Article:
"The health of adolescent girls is everyone's business. We all need to step up to the plate to embrace this ambitious agenda."

— Melinda Gates

"Women and girls are not the problem; they are the solution."

— Nicholas Kristof & Sheryl WuDunn

"If young women had better access to farming land, fertilizers, credit and agricultural training there would be more food available for more people, and the nutritional status of children would improve. When women receive the same levels of education, experience and farm inputs as men they can increase yields of some crops by 22%."

— International Labour Organization, 2009

"Out of the world's 130 million out-of-school youth, 70 percent are girls."

— UN Foundation

"Adolescent pregnancies cost Kenya's economy US $500 million per year, while investing in girls would potentially add US $3.2 billion to the economy."

— NIKE Foundation, 2009, Girl Effect

"There's a growing recognition among everyone from the World Bank to the U.S. military's Joint Chiefs of Staff to aid organizations like CARE that focusing on women and girls is the most effective way to fight global poverty and extremism."

— Education Economics

"An extra year of secondary schooling has been demonstrated to increase women's future wages by 10-20 percent."

— Amazing Women Rock Website

"Female education is a key source of support for long-term economic growth. It has been linked to higher productivity; higher returns to investment; higher agricultural yields; and a more favourable demographic structure."

— Goldman Sachs, 2008

"Countries with the lowest number of girls in education lie at the bottom of the human development tables."


The above information is from

Wednesday, October 19, 2011

How to make a donation

Donations are always appreciated and make a big difference to the life of a child in Vietnam!

Your donation will help the work of Children's Education Foundation - Vietnam in many ways. Donating will help a child to receive what we think of as a basic right - an education. Education is a valuable gift for life.

Funds help us to continue sending young girls to school so that they become educated women better able to contribute to their family and wider community. They are then more likely to earn a much greater income, be knowledgeable mothers better able to care for their children’s health, and they are less likely to be abused.

And your donation will substantially reduce the risk of a girl being trafficked for prostitution or sweat shop labour, because she’s at school.

Here are a few specific examples of what your money can do:
$100 - annual food supplement for a child in our sponsorship program who hasn't got enough to eat
$150 - education per anum for child in primary school  - grade 1-5
$200 - education per anum for a child in grade 6-9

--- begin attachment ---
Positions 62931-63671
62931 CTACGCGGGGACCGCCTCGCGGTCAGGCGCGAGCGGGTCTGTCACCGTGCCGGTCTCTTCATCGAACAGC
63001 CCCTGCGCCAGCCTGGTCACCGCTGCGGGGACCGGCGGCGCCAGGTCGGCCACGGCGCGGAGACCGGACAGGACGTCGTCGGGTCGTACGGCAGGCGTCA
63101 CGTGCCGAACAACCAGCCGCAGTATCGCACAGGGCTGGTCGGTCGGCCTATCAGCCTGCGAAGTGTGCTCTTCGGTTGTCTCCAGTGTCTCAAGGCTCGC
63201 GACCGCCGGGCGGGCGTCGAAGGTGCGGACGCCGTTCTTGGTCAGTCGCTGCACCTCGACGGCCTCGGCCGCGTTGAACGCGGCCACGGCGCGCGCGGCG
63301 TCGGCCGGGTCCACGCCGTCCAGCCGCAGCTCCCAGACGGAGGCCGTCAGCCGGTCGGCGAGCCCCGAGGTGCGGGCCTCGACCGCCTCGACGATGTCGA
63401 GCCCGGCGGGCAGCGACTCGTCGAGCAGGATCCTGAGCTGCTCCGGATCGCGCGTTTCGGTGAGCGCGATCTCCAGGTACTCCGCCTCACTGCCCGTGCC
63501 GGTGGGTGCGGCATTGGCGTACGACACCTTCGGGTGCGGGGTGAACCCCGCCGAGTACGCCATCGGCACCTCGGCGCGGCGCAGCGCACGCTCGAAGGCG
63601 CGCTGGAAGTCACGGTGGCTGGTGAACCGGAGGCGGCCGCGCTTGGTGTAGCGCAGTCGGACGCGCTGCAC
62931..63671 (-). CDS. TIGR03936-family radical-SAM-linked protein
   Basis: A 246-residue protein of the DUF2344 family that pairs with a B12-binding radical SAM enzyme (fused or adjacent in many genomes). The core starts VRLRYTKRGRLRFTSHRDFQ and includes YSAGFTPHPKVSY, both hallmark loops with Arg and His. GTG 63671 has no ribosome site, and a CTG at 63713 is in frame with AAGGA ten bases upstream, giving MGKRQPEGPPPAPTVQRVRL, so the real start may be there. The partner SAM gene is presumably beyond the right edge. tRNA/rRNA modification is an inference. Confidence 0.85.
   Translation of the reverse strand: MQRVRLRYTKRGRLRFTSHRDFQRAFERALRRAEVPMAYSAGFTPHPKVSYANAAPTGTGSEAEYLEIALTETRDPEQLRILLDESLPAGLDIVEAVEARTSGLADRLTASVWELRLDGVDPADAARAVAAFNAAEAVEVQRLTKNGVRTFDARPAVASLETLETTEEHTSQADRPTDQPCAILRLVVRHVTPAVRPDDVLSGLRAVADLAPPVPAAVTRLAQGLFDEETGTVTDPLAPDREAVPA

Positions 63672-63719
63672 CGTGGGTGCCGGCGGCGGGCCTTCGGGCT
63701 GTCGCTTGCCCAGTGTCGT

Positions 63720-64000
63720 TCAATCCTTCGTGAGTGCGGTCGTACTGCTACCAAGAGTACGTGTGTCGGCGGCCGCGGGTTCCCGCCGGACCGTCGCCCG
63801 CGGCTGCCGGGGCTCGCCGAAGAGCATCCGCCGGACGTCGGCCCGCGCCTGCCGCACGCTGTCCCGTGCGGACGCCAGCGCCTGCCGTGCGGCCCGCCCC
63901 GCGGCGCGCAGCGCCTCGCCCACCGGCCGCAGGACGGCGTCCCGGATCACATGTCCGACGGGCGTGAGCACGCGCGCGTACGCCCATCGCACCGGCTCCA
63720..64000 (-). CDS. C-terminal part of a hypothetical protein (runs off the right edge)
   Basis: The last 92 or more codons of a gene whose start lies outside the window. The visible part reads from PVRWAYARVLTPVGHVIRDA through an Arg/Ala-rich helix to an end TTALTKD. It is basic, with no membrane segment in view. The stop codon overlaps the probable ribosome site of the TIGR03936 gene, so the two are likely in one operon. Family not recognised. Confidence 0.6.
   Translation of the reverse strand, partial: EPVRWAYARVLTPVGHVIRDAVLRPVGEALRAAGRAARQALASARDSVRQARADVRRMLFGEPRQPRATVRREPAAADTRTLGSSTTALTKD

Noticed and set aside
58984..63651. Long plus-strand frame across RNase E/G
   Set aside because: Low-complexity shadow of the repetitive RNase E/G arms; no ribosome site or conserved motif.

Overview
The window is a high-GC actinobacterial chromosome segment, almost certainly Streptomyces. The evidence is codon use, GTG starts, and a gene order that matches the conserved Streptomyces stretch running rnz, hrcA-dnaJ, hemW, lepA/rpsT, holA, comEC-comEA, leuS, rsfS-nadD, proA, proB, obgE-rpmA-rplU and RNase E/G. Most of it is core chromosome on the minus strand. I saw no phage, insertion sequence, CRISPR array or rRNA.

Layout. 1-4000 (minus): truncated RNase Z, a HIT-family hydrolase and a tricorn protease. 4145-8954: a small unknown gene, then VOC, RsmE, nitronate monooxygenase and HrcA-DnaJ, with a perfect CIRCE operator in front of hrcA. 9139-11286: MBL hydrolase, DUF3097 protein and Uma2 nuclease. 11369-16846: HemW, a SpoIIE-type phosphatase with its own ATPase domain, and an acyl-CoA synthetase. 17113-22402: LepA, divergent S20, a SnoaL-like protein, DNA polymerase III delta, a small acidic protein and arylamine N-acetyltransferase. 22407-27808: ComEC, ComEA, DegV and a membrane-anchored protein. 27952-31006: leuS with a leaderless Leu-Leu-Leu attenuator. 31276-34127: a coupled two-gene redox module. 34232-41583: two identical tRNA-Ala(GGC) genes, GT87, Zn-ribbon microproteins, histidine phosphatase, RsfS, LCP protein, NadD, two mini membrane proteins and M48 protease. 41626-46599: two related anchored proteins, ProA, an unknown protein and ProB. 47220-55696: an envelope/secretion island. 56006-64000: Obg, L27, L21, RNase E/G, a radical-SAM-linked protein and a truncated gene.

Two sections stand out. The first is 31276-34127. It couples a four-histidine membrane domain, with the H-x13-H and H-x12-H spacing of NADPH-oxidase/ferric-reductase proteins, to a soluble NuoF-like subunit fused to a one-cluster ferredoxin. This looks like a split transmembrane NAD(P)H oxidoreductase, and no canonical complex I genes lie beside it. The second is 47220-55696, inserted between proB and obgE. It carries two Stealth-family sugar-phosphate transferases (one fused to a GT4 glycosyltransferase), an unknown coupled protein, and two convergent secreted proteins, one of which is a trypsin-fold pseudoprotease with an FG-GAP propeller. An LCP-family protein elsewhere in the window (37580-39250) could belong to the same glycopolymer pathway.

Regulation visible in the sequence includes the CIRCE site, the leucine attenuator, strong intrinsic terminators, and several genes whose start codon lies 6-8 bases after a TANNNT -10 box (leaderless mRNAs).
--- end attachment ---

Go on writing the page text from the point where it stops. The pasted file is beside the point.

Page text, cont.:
(for a child who doesn't need extra food or accommodation costs covered)

$300 - high school costs for each year of high school (with food or accommodation assistance)
$400-$500 - vocational training for a school graduate or for the basic fees for a college education for a yr
$800-$1000 - university cost per anum

Donations are needed for the medical needs of the children in our education programs: to pay for medical examinations, x'rays, eye tests and eye glasses, medicine and nutritional supplementation, and transport to doctors or hospitals.

 Some non-specific donations go towards education related costs and administration. Some examples of the use of funds are: bicycles for children to get to school, and winter clothes and winter bedding for a child in our education program who can't afford bedding or winter clothing. Some funds are needed to pay for my assistant to check on the children on a regular basis, write reports, translate letters, transcribe, do bi-annual local, district, provincial and national government paperwork, and also for transport to visit families, and many other things.

When you make a donation please specify if you wish your funds to be used for a specific purpose.

The quickest and easiest way to make a donation at present is:
Make a check out to ‘Children’s Education Foundation – Vietnam’
Post it to our USA Coordinator - Stephen Jackel
277 Broadway, Suite 1010, New York, NY 10007.
If you want more information or have questions contact Stephen or Linda:
Also do not forget that all donations will come under our 501 (c)(3) status which will be through any day and all donations from the last 18 months also.

Donations are always appreciated and make a big difference to the life of a child in Vietnam!

Tuesday, October 18, 2011

CEF- Vietnam has been able to give Nam a place at STEC to study English

Nam who is being helped by CEF - Vietnam is a bright boy who I have known for about five years now. I have seen him grow up from a little and very shy lad to a much more confident and sweet teenager. Yes, even though he is a teenager he is sweet; he helps his mother around the home, runs errands for her and helps her with her paid work when she needs extra help.